On October 12, 2021, the USPTO extended its program for after-final patent prosecution practice, AFCP 2.0, to September 30, 2022. The USPTO initiated the “pilot” program in 2013, to speed up prosecution and to increase contact between Examiners and applicants. Although the USPTO has not issued statistics about the results of the program, applicants still invoke AFCP 2.0 with some frequency. The USPTO has renewed the program each year since inception.

This renewal provides a timely opportunity to discuss briefly what might make participation in the AFCP 2.0 program worthwhile.

AFCP 2.0 Requirements

For an applicant, the two elements of a grantable AFCP 2.0 request are:

  • A narrowing amendment to at least one independent claim; and
  • A stated willingness to participate in an Examiner interview promptly upon the Examiner’s request.

After-final responses not meeting the above two requirements will not receive AFCP 2.0 treatment. Reissue applications and applications undergoing reexamination are not eligible for AFCP 2.0 treatment in any event.

An applicant may believe that allowance is close, and requires only minor amendments to include features that the Examiner should have uncovered (if they existed) when performing a prior art search earlier in prosecution. Prior communications with the Examiner may strengthen the applicant’s belief. In that event, AFCP 2.0 can provide an efficient route to allowance.

A grantable AFCP 2.0 request (which includes the two requirements listed above) gives Examiners more time to act on an applicant’s response after the Examiner has issued a final rejection. When an Examiner receives a proper AFCP 2.0 request, s/he determines whether further search and/or consideration of the applicant’s after-final response is required and, if so, how extensive the search and/or consideration would be. If the Examiner thinks that the time involved would not be excessive, and that a discussion with the applicant could lead to allowance, the Examiner will contact the applicant or the applicant’s representative to schedule an interview.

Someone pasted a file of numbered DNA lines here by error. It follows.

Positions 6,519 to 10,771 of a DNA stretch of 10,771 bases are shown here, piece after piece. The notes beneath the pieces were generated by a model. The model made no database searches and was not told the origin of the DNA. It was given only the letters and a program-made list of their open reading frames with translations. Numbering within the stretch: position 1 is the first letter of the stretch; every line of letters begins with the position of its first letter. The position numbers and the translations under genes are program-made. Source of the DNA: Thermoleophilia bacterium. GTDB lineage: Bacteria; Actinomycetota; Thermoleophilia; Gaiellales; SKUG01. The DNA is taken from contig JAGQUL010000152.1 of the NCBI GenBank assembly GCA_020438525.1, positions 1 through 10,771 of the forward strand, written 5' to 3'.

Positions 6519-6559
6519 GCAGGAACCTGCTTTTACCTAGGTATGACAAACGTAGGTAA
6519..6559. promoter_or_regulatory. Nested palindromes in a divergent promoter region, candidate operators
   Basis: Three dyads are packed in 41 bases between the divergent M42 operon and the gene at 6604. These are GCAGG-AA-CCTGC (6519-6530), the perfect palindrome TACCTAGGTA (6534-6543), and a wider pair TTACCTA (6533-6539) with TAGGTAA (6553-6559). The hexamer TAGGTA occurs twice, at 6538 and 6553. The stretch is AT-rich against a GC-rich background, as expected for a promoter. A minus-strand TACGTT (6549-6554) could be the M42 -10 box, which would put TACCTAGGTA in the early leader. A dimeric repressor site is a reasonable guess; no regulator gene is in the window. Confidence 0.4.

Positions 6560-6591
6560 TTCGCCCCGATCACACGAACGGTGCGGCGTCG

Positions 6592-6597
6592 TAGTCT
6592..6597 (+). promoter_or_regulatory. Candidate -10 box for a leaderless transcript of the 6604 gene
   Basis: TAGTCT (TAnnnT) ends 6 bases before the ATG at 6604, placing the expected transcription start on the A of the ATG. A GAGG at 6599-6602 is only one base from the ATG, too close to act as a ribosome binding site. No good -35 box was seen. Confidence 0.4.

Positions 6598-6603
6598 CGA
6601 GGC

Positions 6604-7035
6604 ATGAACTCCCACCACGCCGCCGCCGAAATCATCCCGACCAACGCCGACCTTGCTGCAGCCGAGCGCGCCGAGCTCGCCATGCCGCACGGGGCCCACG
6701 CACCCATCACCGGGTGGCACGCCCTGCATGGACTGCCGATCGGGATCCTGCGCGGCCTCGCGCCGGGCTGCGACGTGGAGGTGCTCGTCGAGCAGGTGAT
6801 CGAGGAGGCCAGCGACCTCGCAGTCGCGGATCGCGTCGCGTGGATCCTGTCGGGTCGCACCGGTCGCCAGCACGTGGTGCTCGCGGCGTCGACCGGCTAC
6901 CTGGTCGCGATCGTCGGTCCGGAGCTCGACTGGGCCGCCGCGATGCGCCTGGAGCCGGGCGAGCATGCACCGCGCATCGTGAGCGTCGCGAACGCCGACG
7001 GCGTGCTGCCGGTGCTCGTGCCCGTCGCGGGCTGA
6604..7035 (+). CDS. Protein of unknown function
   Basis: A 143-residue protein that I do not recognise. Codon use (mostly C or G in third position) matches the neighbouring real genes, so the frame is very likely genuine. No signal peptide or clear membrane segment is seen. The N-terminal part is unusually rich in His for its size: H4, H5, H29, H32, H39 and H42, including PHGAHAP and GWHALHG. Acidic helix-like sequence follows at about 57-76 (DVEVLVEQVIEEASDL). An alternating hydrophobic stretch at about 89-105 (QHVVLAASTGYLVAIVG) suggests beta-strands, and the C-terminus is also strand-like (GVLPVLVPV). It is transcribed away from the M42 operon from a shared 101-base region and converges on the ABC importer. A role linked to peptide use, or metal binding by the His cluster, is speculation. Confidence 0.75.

If the Examiner determines that the time involved would be excessive, handling of the after-final response reverts to the usual after-final process, with the Examiner issuing an advisory action.

If an applicant believes that substantial claim amendments are necessary, AFCP 2.0 likely will not be helpful. Particularly if the claim amendments take the application in a direction the Examiner may not have contemplated in doing the initial prior art search, the Examiner probably will deny the request as requiring too much additional time.

Even if the claim amendments are minor, if the Examiner thinks that the amendments fall outside the scope of the original prior art search, the Examiner could well conclude that the additional time and effort required would exceed the extra time the AFCP 2.0 program affords the Examiner.

There are at least two ways that an applicant and an Examiner will not have a meeting of the minds, leading to the applicant’s failure with AFCP 2.0:

  • The applicant and the Examiner may disagree about the extent of the applicant’s proffered amendments.
  • The Examiner may not have done a sufficient search earlier in prosecution, and now has to make up for that, but does not have the time.


With a reasonably cooperative Examiner and suitable indications of progress toward allowance, AFCP 2.0 can provide a path to allowance through minor amendments to independent claims. Substantial claim amendments, particularly ones that are not telegraphed earlier in prosecution, likely will require a lot of additional search time, and so will not lead to allowance. Success also depends on the quality of the initial prior art search that the Examiner did.